Telecommuting Working from Home
Uploaded by jimih4evr on Oct 31, 2011
According to Mogelonsky (1995), “Techno-gurus say that telecommuting - riding the information highway instead of the paved one - is the way of the future” (p. 15). Approximately nine million Americans telecommuted from home in 1994. Millions more telecommuted from virtual offices and telework centers; another million were expected to join their ranks by the end of 1995. Clearly, a vast number of workers and employers are making telecommuting work for the employees, employers, and society as a whole.
Many people of both sexes who have chosen to leave traditional corporate environments have established home offices. Sharell (1995) has noted that working from home has become increasingly popular for women. This would imply that women are gaining a sense of empowerment over their jobs and personal lives, but is this true or has telecommuting been unfair to women? Is this simply another case of exploitation, perpetuating the view that “the woman’s place is in the home,” which has been established and maintained by a male-dominated society through a totalitarianism ethic that has discovered a means of dominating women from within and excluding them from economic success through the use of the apparatus of coercion? Is this a way to ensure that women retain their housewife and childcare status, while at the same time remain corporate employees at lower levels of service? The purpose of this paper is support these views through a review of appropriate research studies and investigative reports.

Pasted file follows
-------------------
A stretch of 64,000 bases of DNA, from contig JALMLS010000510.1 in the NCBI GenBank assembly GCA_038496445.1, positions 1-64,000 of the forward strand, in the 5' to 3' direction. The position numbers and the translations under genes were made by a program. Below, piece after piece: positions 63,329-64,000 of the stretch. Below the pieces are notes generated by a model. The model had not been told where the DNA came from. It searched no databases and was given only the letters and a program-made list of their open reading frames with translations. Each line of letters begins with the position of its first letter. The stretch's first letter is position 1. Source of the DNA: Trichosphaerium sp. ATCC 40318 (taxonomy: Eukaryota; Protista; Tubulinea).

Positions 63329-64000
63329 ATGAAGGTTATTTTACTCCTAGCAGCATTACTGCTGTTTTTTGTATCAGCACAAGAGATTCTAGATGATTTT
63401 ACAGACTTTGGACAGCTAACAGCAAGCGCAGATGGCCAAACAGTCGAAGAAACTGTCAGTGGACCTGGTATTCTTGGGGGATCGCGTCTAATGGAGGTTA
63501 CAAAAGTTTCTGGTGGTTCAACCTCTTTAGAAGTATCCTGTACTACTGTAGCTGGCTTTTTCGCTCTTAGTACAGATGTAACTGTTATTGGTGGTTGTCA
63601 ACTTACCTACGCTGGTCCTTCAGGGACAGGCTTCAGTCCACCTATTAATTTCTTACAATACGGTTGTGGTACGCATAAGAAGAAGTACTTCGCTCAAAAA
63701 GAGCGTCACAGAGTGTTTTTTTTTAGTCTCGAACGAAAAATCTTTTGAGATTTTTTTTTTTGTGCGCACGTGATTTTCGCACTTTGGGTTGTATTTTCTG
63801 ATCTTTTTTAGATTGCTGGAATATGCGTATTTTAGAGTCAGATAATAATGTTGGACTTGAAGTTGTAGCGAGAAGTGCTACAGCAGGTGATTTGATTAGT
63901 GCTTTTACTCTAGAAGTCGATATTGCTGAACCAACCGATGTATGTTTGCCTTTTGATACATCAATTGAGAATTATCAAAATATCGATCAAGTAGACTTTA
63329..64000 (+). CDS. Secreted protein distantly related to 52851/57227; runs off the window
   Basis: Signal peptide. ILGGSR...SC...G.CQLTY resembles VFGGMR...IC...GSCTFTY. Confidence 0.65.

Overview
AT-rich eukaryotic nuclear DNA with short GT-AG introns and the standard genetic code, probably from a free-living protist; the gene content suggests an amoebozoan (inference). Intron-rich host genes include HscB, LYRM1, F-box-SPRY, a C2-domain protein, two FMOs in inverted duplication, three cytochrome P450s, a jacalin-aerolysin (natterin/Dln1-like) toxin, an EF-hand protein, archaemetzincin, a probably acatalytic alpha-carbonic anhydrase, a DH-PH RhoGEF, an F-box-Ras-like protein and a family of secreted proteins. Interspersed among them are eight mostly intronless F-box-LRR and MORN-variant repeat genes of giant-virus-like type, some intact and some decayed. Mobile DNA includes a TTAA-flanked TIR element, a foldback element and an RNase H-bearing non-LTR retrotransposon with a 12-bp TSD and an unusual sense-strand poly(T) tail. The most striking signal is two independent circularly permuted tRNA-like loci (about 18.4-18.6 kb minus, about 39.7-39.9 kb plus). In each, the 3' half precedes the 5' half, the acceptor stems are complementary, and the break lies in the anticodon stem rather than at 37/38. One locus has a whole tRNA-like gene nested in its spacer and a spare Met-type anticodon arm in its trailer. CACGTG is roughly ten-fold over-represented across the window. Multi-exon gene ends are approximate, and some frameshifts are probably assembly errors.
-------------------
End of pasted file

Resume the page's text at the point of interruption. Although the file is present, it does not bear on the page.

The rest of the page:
It is first important to note that no clear and definitive studies were found that provided empirical evidence of the percentage of males and females who telecommute, complete with a gender breakdown of different job opportunities and areas of service. Such research would provide support to the belief that significantly more women in service-oriented and sales jobs telecommute as compared to men. It would also support the contention that women are being excluded from the more lucrative jobs, more-or-less maintaining their “clerical,” “sales,” and “secretarial” status. Most studies that were found focused on the reasons why people telecommute, the barriers that exist at the corporate management level and translate in terms of attitudes and myths, and tips on how to successfully make a life while making a living or working smarter...